Does the thought of returning to work in person make you want to join “The Great Resignation?”
You aren’t alone. A Microsoft survey of more than 30,000 workers revealed that 41% were considering changing professions this year, and the US Department of Labor reported a record 4 million workers quit their jobs in April.
The COVID-19 pandemic changed the way we work, and many are finding their previous work lives are no longer a comfortable fit. They don’t want to get back to “normal,” if normal means a rigidly structured day, a long commute, and hefty dry-cleaning bills.
However, is quitting your job during what many consider the worst US recession in history a good idea?
Here are a few reasons why you might not want to quit just yet:
- You don’t have another job lined up. As the saying goes, it’s easier to find another job if you already have one. For one thing, you won’t have to explain an employment gap to a potential employer. It’s also less stressful. Being less anxious will likely make you interview more favorably, and you’ll be able to afford to be more selective if you can take your time accepting an offer.
- You haven’t saved 3-6 months of living expenses, which is the recommendation for how much to squirrel away if you plan to quit and find a similar job in your industry. Experts recommend socking away enough to cover one year’s expenses if you are switching careers or planning to become self-employed.
- Health coverage is expensive. COBRA extends your current plan from 18 up to 36 months under certain qualifying events, but you’ll be responsible for the entire premium each month. Before you turn in your notice, find out if you can get health coverage under a spouse’s plan or the nation’s public exchanges.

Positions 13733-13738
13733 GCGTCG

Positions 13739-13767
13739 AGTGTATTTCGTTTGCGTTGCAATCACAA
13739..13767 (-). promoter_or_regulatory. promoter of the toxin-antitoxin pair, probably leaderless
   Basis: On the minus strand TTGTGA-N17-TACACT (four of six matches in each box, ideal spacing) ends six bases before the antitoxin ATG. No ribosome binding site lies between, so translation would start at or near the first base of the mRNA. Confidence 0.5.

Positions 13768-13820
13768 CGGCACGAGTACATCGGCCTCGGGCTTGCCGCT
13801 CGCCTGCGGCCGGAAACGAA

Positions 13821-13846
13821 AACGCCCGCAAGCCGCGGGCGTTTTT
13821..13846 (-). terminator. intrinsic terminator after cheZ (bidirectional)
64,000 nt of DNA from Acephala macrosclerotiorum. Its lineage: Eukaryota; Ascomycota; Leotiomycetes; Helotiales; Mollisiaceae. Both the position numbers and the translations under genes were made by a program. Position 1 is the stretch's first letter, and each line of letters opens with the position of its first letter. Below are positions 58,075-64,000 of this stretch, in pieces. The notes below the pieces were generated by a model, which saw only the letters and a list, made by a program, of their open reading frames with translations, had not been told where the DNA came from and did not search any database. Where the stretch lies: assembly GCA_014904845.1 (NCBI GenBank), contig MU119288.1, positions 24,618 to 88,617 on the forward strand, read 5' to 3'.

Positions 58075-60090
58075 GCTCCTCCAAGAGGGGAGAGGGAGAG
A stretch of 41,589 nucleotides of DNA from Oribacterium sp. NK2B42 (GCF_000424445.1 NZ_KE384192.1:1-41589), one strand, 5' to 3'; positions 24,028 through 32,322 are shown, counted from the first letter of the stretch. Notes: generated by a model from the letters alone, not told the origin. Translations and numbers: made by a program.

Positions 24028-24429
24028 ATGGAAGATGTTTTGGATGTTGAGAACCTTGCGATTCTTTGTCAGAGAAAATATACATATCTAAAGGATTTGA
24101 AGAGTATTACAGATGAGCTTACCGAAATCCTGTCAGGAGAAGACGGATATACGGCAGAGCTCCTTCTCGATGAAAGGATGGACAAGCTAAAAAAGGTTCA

- The grass isn’t always greener. While the prospect of a new job can be enticing, we’re living in highly unpredictable times. If your current situation is tolerable, it might be worth waiting to see what happens in the job market post-pandemic.
- You might be able to negotiate. If you’re a high performer, you might be able to convince your employer to negotiate to retain a great employee. With the right approach, you could gain more flexibility, a pay increase, or more creative benefits. Exploring possibilities within the company can give you time to save money, max out company benefits, and build your 401K before making your exit.
Already have an offer for a new job? Congratulations! Here are some things to consider before saying yes:
These are uncertain times, and no one knows what will happen in the job market. Is your new company stable enough to weather a recession? Be sure to get your start date, benefits, and pay rate in writing.
Starting a new job takes a physical and emotional toll and making a big change in the wake of the pandemic can amplify your stress. At the same time, starting over, especially if working remotely, can be lonely and challenging. Before you make the leap, take stock and be realistic about whether you have the resilience to handle it well.
If you’re going to make a job change, think about the big picture benefits. Does the new job offer paid time off, company stock, or profit-sharing? Is a flexible schedule or working remotely a possibility? Many are finding their perspective has changed after the pandemic. Instead of their life accommodating their work, they want work to accommodate their life. Sometimes the primary benefit of a job isn’t the salary; it’s everything else that goes with it.
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